A big draw of Virtua Tennis 4 is the revamped world tour career mode. You create a young tennis novice, customize their appearance, and then make your way across a game board towards the region’s major event. You are given a set of tickets for each turn, like rolls of the dice, and choose one of them to dictate how many tiles to move across the board. This method is kind of cool and unique, and it’s much better than simply picking items from a menu. There is also a tiny bit of strategy planning your moves to land on the best tiles. What are on these tiles? Events (singles, doubles, special, tournament, and “fancy dress” that requires specific items of apparel to be worn) and eight training mini-games, mostly. The mini-games are varied and interesting, at least the first ten times you play them: you can shoot clay targets, score soccer goals, collect eggs, flip cards for poker hands, play in heavy wind, explode bombs, place walls, and collect coins. The mini-games do get a bit repetitive after a while, but it’s more entertaining than simply playing a long string of traditional tennis matches. Other tile options include resting to recuperate your condition (fatigue will negatively impact in-game performance) and a shop where you can buy tickets of a specific value or other special items. Over time, you’ll gain experience in five areas (condition, stroke, defending, tactical, and net play), earn money, gain ranking and publicity, and unlock new clothing options. I found the career mode to have appropriate rising difficulty that is paced well, though there is little reason to play again, as the progression is generally the same (although you’d land on different events the next time around). You also can’t start out with a good player to use in the other modes or online play. This limitation is disappointing since there are many play styles to choose from that the included real-world players do not use. Still, the world tour proved to be entertaining for a while, until the repetitive eight mini-games started duplicating themselves too much.

Like in most tennis games, the controls for Virtua Tennis 4 aren’t exactly complicated. This is a position-based game where you simply have to press-and-release the corresponding shot button before the ball arrives; the sooner you press it, the more powerful the shot will be. This method is much easier to learn but obviously lacks some of the depth found in other tennis simulations; shots rarely land out of bounds, so you usually have to rely on your opponent moving in the wrong direction to score a point. There are three basic shots to choose from: the high lob (used to go over your opponent), medium topspin (used most of the time), and low slice (used to buy some time to recover). You can also use a super shot, unlocked when you accumulate enough match momentum. Each player has a specific play style (there are twenty, such as strong forehand, solid defense, great return, or fast runner), and if you play in this style, you’ll unlock a super shot every couple of games. The play styles are balanced well and rewards you for playing the “right” way for your character; this also seems to be the only distinction between different players anyway. I found the AI opponents to be adjusted well at each difficulty level: “easy” opponents will flub on shots and create a lot of powerful return opportunities, while “hard” players will commonly land shots in hard-to-reach places. The AI serves as a good substitute for the iffy online play.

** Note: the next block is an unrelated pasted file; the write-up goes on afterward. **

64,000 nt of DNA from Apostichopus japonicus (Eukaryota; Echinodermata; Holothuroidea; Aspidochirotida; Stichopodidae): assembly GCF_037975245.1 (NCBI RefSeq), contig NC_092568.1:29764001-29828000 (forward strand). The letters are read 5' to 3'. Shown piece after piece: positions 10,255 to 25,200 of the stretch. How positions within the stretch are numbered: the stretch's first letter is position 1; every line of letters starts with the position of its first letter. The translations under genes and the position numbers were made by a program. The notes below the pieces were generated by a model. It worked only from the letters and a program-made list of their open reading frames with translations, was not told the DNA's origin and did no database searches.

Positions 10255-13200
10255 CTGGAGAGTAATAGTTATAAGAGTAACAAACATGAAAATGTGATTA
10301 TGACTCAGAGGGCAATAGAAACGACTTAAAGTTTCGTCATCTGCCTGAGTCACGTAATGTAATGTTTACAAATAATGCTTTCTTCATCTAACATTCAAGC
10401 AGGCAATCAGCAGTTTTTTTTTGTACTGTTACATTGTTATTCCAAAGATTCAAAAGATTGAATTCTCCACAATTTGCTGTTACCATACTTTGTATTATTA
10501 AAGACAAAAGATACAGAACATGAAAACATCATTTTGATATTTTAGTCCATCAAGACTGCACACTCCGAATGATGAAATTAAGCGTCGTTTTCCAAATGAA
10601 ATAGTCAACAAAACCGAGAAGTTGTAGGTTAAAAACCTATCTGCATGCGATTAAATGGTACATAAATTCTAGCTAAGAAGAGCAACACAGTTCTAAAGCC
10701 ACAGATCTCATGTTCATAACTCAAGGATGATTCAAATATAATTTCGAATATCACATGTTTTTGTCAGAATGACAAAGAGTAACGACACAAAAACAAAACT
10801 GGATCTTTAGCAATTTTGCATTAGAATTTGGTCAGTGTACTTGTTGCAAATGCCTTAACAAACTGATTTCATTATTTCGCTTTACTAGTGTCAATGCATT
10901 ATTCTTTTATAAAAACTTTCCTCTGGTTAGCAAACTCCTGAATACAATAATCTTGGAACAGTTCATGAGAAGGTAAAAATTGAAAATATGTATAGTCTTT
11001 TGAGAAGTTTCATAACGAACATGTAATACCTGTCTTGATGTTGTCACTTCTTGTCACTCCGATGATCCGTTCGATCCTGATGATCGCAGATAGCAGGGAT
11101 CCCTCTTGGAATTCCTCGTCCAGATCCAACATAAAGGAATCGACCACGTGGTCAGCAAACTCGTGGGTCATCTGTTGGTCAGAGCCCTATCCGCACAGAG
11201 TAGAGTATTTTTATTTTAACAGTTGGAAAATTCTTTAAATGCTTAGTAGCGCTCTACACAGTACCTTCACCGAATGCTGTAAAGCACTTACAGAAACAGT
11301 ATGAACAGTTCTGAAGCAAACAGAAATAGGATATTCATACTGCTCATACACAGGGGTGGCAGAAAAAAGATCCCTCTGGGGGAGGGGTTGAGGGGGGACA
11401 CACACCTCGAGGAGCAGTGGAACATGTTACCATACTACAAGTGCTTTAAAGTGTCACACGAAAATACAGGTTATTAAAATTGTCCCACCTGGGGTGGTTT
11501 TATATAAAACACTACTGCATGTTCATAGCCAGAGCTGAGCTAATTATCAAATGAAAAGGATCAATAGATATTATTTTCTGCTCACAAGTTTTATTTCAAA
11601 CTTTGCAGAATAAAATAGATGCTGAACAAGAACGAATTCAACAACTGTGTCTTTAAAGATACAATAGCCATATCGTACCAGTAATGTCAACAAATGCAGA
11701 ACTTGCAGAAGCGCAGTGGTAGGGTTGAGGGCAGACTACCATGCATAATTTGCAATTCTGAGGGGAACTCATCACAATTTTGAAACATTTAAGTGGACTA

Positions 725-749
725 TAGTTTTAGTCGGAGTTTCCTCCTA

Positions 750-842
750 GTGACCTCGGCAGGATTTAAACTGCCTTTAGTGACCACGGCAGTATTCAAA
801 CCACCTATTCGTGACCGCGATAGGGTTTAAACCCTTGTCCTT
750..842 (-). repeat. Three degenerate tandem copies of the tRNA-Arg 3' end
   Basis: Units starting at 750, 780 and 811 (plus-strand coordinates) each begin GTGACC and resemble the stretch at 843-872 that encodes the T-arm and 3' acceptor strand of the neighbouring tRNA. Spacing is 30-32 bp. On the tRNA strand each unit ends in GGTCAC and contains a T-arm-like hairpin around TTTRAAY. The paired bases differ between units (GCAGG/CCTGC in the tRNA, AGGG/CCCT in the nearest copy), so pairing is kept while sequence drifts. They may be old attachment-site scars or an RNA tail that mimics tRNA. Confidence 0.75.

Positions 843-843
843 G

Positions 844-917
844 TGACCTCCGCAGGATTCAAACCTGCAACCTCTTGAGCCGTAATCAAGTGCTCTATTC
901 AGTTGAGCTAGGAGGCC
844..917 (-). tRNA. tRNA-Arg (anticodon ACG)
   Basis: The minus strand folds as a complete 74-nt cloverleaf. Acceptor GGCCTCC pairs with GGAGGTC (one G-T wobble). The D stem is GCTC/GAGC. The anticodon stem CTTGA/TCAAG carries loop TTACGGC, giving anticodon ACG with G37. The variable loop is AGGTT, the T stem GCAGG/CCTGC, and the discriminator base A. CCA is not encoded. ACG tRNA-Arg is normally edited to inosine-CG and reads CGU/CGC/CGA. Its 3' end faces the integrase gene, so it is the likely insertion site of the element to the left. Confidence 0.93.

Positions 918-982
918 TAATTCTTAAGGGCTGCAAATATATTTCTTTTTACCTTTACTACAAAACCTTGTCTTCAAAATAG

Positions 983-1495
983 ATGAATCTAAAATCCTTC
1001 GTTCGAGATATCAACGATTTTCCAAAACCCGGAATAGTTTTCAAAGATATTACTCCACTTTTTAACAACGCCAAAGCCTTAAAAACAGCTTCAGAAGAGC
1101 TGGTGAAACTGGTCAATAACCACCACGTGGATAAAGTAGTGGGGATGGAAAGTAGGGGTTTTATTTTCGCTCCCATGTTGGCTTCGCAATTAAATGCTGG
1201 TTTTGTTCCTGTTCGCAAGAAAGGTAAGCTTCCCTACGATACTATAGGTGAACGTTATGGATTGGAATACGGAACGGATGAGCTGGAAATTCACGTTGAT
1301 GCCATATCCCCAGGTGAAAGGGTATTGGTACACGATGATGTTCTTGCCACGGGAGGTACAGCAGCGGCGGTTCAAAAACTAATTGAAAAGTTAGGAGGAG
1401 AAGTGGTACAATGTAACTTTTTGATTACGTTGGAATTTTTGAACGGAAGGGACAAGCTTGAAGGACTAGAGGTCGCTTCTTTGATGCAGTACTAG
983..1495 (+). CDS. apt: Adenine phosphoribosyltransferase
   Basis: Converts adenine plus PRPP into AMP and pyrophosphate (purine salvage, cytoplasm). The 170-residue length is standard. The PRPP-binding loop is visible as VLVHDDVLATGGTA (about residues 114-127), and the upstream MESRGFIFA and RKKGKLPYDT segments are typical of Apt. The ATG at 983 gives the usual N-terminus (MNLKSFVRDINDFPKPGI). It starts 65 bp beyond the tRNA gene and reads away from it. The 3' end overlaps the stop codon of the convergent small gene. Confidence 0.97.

Virtua Tennis 4 delivers exactly what you’d want to see in a mass-market tennis game. While not the most technically challenging simulation on the market, the gameplay emphasizes being in the appropriate position rather than releasing the shot button at the right time, which makes the game very easy to grasp for newcomers. Of course, this also means that Virtua Tennis 4 lacks some depth, and it’s far too easy to land a majority of your shots between the lines even if you were out of position; those looking for a more sophisticated control scheme will be disappointed. Each player has a particular style that makes them perform differently, and playing in that style will earn momentum that will allow you to unleash powerful shots to win at critical moments. The AI and overall difficulty is balanced quite well: “easy” is “easy” while “hard” is “hard”: the computer will not hesitate capitalizing on your mistakes. The world tour career mode uses a board game mechanic of semi-random movement through tournaments and diverse mini-games; it’s a neat idea that works well while being much more interesting than choosing events yourself with no limitations. Even with the random elements, multiple career modes will still play out similarly, and you can’t start out as a high-level star and skip the trivially simply beginner’s events. Online play is typical fare, though a low player population means high ping lag will become a huge problem in a game that relies on quick inputs. Reasonably priced for a sports sequel at $30, Virtua Tennis 4 is recommended for fans of more casual tennis games.